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Russia: the most divided market on earth
on Jun 02, 2014 at 11:33
The investment community is divided by Russia perhaps more than any market on earth.
There are true believers, who have fundamentally concluded the nation is emerging as a consumer society with every advantage of natural resources.
They see the valuations as absurdly cheap. They also offer a polemic for interpreting Russia’s place on the world stage which - whilst totally different to the conventional Western narrative - can prove surprisingly persuasive.
Yet these individuals are a minority. For most Russia remains a nation racked with corruption, with an equity market bound to the oil price and a leadership capable of extraordinarily unpredictable behaviour.
The situation in the Ukraine has only put this into starker contrast.
Those fund managers who are required to hold Russia - such as the Jupiter Emerging European Opportunities fund - have taken holdings to low levels, allocating more than half of the fund to those European countries least exposed to Russia – such as Turkey.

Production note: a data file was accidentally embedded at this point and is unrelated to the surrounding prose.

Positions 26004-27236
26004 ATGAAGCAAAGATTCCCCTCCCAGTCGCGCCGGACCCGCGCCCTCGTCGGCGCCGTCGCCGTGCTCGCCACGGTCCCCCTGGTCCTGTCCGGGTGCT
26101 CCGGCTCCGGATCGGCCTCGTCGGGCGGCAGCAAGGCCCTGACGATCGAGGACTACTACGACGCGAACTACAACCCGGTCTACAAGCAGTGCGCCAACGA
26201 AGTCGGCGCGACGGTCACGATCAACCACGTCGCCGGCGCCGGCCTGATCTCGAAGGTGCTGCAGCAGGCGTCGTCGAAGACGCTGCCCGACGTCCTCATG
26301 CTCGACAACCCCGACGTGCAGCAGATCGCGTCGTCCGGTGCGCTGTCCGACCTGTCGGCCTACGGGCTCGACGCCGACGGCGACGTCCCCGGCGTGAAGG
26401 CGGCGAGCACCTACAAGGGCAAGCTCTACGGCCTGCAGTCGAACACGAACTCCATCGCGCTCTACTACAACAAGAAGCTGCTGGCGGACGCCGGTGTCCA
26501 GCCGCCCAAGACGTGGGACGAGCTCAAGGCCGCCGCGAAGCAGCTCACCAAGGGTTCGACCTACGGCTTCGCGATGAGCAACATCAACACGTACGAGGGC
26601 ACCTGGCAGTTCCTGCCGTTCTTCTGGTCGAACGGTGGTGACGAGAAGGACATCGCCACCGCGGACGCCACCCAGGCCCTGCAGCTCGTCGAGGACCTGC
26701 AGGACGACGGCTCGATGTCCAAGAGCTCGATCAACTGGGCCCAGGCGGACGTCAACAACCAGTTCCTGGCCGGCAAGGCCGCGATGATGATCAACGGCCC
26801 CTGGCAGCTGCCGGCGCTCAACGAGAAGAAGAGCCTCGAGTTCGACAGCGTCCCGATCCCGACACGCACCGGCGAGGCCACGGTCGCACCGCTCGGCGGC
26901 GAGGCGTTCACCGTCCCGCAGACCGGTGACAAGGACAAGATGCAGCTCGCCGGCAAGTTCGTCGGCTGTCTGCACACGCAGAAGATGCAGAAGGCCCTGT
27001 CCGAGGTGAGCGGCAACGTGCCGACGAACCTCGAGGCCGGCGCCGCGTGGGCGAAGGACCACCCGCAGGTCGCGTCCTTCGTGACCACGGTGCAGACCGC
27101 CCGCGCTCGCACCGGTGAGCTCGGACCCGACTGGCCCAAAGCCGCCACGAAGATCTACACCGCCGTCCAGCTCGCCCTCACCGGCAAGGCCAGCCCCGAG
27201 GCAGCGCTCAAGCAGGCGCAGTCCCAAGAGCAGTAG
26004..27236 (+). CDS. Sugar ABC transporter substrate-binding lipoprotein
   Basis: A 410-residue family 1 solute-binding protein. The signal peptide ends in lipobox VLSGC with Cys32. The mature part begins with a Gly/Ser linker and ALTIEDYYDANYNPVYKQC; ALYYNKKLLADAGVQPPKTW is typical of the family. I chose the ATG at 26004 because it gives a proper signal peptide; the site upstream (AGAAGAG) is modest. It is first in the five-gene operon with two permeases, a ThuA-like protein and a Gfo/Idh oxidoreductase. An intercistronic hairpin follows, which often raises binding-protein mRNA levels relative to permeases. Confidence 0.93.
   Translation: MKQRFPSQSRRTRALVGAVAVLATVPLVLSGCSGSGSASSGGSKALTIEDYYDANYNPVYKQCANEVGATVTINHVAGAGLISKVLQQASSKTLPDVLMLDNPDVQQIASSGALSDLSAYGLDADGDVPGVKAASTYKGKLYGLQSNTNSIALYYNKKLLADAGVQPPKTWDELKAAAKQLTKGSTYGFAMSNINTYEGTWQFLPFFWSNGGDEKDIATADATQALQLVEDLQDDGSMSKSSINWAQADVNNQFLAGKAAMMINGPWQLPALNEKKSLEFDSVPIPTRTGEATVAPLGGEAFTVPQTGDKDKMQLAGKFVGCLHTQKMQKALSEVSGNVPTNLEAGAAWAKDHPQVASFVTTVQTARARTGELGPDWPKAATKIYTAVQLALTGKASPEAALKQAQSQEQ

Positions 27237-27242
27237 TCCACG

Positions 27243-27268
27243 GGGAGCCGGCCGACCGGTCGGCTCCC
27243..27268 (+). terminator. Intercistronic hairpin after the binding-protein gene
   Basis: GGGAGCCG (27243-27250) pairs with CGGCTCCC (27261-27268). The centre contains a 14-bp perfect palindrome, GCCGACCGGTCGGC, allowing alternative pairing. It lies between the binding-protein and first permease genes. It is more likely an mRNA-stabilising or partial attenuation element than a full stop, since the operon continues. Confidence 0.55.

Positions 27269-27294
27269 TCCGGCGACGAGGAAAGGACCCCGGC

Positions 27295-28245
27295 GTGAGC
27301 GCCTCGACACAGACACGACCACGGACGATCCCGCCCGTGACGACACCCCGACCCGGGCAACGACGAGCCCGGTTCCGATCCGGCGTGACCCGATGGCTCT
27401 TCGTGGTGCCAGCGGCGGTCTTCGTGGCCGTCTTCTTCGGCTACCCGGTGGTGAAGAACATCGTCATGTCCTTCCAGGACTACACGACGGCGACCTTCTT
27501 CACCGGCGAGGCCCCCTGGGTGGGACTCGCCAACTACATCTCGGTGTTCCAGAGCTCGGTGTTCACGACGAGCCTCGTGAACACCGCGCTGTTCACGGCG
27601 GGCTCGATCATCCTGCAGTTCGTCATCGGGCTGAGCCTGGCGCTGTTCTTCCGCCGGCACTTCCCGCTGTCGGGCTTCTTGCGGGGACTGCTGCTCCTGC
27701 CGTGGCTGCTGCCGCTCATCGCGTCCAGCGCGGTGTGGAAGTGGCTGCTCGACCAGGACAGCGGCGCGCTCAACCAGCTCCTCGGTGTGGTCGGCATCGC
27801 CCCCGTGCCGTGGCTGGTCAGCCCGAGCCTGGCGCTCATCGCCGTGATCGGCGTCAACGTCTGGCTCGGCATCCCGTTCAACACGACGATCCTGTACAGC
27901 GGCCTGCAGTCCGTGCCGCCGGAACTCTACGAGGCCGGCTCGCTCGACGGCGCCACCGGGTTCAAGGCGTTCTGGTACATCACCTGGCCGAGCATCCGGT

Other firms with Russian exposure have simply opted to keep their heads down. Russian equity fund managers face the uneasy challenge that if they defend their market it can be interpreted as a defence of Vladimir Putin’s actions in the Ukraine.
The challenge though is that Russian equity managers have also waited a long time to attract assets from Western investors and it is painful to watch the current rally take place without being able to talk about it.
The rally after all is unlikely to continue indefinitely. As John Higgins, the chief markets economist at Capital Economics says: ‘Over the past month, the stock market has performed better in Russia than in any other country including the MSCI Emerging Markets Index, as tensions in Ukraine have eased.
‘But the near 15% rally has not wiped out all of this year’s losses and we suspect that further upside will be limited.’